Few people in Western New York watched the Republican presidential primary returns from New Hampshire more closely a few days ago than Barry Zeplowitz of Amherst.
The veteran pollster, who has worked for Republican candidates in Erie County and across the country for decades, knows a lot about numbers in places like New Hampshire or South Carolina or Florida. Zeplowitz's firm polled those states four years ago for Sen. John McCain, and he sees similar patterns in 2012.
He recognizes the success of former Sen. Rick Santorum in Iowa, and credits Rep. Ron Paul of Texas for a strong second-place finish in New Hampshire. But he also thinks Mitt Romney, the former Massachusetts governor, is treading the same path McCain traveled four years ago.
"It's very clear to me that Iowa is neither here nor there," Zeplowitz said, recalling Mike Huckabee's big and ultimately irrelevant -- victory in 2008. It was all to be eclipsed by McCain in New Hampshire, South Carolina and Florida over the next few weeks.
"Based on that, it seems to me that if Romney succeeds in South Carolina, he'll be able to outspend all the others," he said. "And if he wins Florida, it will be done. There will be nobody around except Ron Paul, and he'll be there for his own reasons.
"There's a pattern here," he continued. "It becomes a function of who's got any money."
Zeplowitz has some involvement with this year's presidential campaign. He conducted early polling for Rep. Michele Bachmann of Minnesota, and later for Texas Gov. Rick Perry. So he has a pretty good handle on how voters are thinking, and on the dynamics guiding the GOP contest.
He's basically on the same page as most primary pundits as they view the rest of the Republican race. It's tough for anyone to say Romney's lead is threatened when he appears to be on a roll. Indeed, Zeplowitz says he sees only one way for the Romney express to be derailed.
"That's if they all get in a room and say one [Republican] will run against Mitt Romney," he said.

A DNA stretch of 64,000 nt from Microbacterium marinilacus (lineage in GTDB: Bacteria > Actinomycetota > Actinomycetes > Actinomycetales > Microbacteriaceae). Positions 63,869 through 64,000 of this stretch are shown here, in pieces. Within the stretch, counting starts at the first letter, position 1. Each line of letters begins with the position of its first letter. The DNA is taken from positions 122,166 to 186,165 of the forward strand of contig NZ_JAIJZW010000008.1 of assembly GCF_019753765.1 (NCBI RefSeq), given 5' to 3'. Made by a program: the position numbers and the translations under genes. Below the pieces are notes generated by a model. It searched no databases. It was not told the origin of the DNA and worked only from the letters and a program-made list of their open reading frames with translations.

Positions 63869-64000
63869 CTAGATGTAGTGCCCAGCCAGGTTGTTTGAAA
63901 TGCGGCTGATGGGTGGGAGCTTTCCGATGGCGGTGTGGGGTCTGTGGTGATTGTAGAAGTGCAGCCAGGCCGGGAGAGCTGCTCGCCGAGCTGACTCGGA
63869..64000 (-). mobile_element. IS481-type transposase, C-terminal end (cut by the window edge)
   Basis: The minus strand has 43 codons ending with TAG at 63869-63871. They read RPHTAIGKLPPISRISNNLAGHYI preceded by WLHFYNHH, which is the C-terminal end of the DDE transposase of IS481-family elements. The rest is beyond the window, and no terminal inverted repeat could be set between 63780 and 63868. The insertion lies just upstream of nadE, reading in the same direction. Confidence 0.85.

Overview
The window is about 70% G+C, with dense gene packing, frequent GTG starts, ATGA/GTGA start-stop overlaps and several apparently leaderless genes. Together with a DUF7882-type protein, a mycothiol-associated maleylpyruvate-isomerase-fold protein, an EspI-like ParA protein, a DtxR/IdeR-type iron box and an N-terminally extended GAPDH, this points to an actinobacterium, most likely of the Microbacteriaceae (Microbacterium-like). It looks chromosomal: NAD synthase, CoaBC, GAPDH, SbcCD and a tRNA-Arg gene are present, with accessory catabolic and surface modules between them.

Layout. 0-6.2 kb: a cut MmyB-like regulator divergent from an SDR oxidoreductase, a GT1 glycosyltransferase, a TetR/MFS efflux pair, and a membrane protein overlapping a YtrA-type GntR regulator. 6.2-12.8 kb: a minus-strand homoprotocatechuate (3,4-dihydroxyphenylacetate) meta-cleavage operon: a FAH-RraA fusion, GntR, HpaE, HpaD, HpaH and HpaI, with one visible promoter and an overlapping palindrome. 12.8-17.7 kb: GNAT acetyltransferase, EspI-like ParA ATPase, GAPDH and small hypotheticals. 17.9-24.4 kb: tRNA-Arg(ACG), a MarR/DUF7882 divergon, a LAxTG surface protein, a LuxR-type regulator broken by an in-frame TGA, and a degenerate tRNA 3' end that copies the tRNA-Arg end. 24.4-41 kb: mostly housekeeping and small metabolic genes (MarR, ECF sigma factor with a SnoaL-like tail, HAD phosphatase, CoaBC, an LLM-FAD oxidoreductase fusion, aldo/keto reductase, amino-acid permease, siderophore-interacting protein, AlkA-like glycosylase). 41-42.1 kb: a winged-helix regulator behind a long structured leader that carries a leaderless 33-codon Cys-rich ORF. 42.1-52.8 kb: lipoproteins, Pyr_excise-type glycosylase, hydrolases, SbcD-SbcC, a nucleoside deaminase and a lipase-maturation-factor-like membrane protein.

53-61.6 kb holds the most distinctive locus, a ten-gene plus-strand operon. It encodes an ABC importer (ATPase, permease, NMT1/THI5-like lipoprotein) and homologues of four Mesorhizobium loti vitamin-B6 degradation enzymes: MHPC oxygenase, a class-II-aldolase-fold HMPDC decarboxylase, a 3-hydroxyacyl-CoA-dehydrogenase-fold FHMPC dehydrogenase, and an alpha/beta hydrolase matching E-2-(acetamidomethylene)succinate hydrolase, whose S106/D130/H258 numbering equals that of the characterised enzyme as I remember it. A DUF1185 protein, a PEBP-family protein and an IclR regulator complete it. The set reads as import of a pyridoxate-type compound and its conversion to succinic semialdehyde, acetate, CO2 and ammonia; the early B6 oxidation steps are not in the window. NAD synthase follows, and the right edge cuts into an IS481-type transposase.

And because Zeplowitz has been around the presidential polling game for a while, neither he -- nor anybody else -- expects that to happen.
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Oh yes, Democrats will pick a presidential candidate this year, too. And it will be Barack Obama -- no muss, no fuss.
So far, a number of Western New Yorkers will be part of that process as delegates to the Democratic National Convention in Charlotte. From the 27th Congressional District, Democratic sources say among those expected to serve as delegates are Ellicott Council Member Darius Pridgen, attorney Anthony Colucci III and Cindy Abbott-Letro, who was a member of County Executive Mark Poloncarz's transition team.
From the 28th District, delegates expected to attend the convention include Assemblywoman Crystal Peoples-Stokes, former Common Council president George K. Arthur and Rosalind Hampton of Buffalo.
The 26th District includes Linda Berman, an Amherst committee member, and John Dukesbury of Williamsville, who is active with the Obama campaign.
At-large delegates are expected to include Poloncarz, Mayor Byron Brown and Reps. Louise Slaughter, Kathy Hochul and Brian Higgins.
One insider confided that because forming the state delegation is under the direction of Charlie King, executive director of the state party and point man behind efforts to oust Len Lenihan from Erie County Democratic Headquarters, the chairman has had little input in the process.
Lenihan contends input has stemmed from many sources, including King, the congressional representatives and the Obama campaign.